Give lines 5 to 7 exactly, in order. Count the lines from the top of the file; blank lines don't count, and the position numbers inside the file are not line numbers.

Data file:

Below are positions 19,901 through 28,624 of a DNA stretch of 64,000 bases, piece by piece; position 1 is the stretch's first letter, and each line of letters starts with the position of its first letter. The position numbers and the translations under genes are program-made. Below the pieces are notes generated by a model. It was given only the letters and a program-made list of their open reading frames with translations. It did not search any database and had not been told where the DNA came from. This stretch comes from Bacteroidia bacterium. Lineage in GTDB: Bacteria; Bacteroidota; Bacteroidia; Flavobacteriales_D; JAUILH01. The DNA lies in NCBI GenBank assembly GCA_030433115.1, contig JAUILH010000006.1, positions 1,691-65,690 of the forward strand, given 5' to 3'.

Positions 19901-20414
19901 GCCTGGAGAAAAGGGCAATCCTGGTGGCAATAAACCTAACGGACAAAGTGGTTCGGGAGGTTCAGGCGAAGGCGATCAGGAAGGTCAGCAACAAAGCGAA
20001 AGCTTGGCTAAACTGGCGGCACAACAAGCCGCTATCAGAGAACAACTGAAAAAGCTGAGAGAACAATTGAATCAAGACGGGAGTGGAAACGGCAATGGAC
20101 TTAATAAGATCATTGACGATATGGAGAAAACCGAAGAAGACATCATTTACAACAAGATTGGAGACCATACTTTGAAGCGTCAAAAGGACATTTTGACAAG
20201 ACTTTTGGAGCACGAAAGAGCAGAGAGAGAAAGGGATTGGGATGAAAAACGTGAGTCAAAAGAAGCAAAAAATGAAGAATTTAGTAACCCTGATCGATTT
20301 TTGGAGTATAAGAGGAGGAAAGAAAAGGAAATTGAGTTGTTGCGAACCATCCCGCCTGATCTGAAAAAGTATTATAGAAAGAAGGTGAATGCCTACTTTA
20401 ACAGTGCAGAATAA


20101 TTAATAAGATCATTGACGATATGGAGAAAACCGAAGAAGACATCATTTACAACAAGATTGGAGACCATACTTTGAAGCGTCAAAAGGACATTTTGACAAG
20201 ACTTTTGGAGCACGAAAGAGCAGAGAGAGAAAGGGATTGGGATGAAAAACGTGAGTCAAAAGAAGCAAAAAATGAAGAATTTAGTAACCCTGATCGATTT
20301 TTGGAGTATAAGAGGAGGAAAGAAAAGGAAATTGAGTTGTTGCGAACCATCCCGCCTGATCTGAAAAAGTATTATAGAAAGAAGGTGAATGCCTACTTTA